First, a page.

From an unwavering devotion to “King Kylie” and wistful dreams of becoming influencers, to making their rally cries heard in Washington D.C., Gen Z is proving to be a complex and rebellious generation with a consumer language all their own.
Brian Trunzo, senior consultant and trend forecaster for WGSN, broke down the fundamental traits and habits of this 2-billion strong generation at Première Vision in New York Tuesday, guiding brands and retailers on where to find Gen Z and how to make the most of their 8-second attention span.
Gen Z 101
Gen Z was born from 1995 to 2010, or as Trunzo described “a world where Google always existed but Biggie Smalls never existed.”
Whereas millennials were defined by the high level of resilience needed in a post September 11th and Great Recession world, Trunzo said Gen Z is shaped by shifting values, technology and political times. Digital connectivity through social networks, a lack of trust in institutions and celebrated diversity are cultural drivers for Gen Z.
Streaming services and smart phones, Trunzo said, have developed a highly visual generation that wishes to live in the moment, but instinctively has to share that moment with their followers. While social media provides opportunities to connect, Trunzo pointed out that it has also created a level of damage. The selfie-made generation feels the need to always be on. “They are under microscope,” he said. “It used to be just celebrities that lived with this pressure and now they are plagued with that too.”
And with access to information at their fingertips, the generation has a “great radar for realness” and awareness for fake news. “Honesty is key in marketing,” Trunzo said. “They want to be loyal to brands that cater to individuality or to their community.”
However, the spectrum of Gen Z runs wide.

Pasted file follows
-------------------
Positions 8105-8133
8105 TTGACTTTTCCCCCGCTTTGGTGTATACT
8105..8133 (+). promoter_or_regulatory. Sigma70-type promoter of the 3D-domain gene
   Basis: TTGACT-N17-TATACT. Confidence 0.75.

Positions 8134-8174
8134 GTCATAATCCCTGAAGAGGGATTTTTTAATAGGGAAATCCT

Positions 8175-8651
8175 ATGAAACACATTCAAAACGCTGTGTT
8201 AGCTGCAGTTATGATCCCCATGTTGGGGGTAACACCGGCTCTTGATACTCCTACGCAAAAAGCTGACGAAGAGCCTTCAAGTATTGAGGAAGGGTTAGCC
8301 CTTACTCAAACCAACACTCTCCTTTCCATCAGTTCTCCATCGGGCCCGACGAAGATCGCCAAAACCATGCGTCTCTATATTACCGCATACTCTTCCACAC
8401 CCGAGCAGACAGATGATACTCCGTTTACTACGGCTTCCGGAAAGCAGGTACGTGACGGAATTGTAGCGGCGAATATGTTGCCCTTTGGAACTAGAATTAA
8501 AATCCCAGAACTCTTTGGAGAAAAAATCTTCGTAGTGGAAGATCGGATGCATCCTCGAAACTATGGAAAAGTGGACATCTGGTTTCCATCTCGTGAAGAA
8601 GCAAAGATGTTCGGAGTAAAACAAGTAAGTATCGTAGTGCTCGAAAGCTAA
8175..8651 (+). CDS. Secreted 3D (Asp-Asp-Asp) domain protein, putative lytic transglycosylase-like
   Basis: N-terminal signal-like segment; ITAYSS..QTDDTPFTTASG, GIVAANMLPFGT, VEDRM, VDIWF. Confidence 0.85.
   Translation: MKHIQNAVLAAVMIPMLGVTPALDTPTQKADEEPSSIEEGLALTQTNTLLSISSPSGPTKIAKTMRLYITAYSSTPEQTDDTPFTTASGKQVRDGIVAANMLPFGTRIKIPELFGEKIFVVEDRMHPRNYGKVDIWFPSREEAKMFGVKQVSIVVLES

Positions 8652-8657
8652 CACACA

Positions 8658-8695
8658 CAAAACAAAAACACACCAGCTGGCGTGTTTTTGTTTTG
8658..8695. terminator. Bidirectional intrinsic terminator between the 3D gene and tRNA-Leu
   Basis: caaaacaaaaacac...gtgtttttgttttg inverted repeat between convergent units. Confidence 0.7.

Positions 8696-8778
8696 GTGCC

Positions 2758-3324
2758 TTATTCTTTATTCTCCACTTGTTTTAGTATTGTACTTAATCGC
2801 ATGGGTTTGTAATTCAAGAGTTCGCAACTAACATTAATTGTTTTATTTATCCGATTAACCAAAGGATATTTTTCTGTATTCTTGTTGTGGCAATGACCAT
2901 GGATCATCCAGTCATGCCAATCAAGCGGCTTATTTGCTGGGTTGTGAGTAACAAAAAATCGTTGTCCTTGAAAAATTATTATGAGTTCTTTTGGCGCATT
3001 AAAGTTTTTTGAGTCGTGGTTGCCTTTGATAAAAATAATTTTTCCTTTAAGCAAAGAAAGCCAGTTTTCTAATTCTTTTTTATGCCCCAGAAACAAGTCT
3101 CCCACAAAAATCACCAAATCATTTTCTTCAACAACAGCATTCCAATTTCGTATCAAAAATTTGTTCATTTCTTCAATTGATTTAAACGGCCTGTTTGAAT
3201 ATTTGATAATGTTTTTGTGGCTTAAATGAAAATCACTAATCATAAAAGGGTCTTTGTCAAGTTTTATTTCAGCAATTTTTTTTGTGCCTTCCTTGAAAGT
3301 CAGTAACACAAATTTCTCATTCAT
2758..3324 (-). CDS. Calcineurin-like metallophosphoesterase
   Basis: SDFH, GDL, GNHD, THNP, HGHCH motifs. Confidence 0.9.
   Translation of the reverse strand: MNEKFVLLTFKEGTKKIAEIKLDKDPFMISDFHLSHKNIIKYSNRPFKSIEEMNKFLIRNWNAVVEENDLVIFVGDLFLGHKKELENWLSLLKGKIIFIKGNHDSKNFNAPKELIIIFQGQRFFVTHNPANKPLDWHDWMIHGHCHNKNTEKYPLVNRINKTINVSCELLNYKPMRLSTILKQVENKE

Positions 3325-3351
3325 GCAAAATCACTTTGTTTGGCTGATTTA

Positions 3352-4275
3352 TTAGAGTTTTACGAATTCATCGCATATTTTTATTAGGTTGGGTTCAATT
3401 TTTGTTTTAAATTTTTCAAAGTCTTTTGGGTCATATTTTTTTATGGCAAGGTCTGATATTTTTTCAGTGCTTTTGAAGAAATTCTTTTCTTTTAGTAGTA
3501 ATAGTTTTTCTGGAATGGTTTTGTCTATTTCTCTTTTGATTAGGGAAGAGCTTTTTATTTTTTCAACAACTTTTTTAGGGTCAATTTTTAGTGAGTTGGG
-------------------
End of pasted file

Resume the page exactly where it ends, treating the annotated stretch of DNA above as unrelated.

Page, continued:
On one end, Trunzo said there is Gen Me, a subgroup that favors brash colors and self-indulgent habits making it easier for marketers to identify. Trend obsessive and consumed by conflicting thoughts of being unique and trendy, Gen Me strives to create their own personal brand, and perhaps, monetize their social following.
“Gen Me cultivate a visual lifestyle and curates it by buying new stuff all the time,” Trunzo said, adding that while most are jobless they somehow shell out more than $300 a year on beauty products. “We call it the Kylie Jenner effect…their dream is to monetize their faces and social media following, which is toxic for a teenager.”
Although 64 percent of Gen Z prefers to shop in stores, they are not interested in having a traditional consumer relationship with retailers. “Teens are not really into traditional customer relationship,” Trunzo said. “They see their patronage as a two-way street. Give me a reason to be in your store and I will give you access to my followers and if you’re lucky my wallet.”
And they aren’t beholden to the traditional fashion calendar, which is why labels like Supreme, Palace and Bape lock in Gen Z dollars. “They’re driven by IV drip of new products from covetable streetwear brands,” Trunzo said.
On the other end is Gen We, a subgroup that puts community first through activism and support for social causes including sustainability, gun control and inclusivity. For Gen We, “caring is the new cool,” Trunzo said.
And don’t confuse it with youthful optimism. Unfiltered, raw and worldly, Trunzo shared that Gen We is fed up of the world they inherited and want to drive change, which is demonstrated through student-led protests like March For Our Lives in 2018. “They want to face their problems,” he said.
Gen We wants the latest hype item, too. However, Trunzo says they reward the brands that align with their views.
“They put collective progress above their own success,” he said, adding that brands with a sustainable and transparent supply chain and companies that adopt anti-fur policies have the most to gain.
But with Gen Zers moving fluidly from Gen Me to Gen We, the goal for brands and retailers is to bridge the divide through offline events that cultivate community, while offering opportunities to help define their personal brand.
“Find the middle ground,” Trunzo said, “so it appeals to their most selfish and community driven desires.”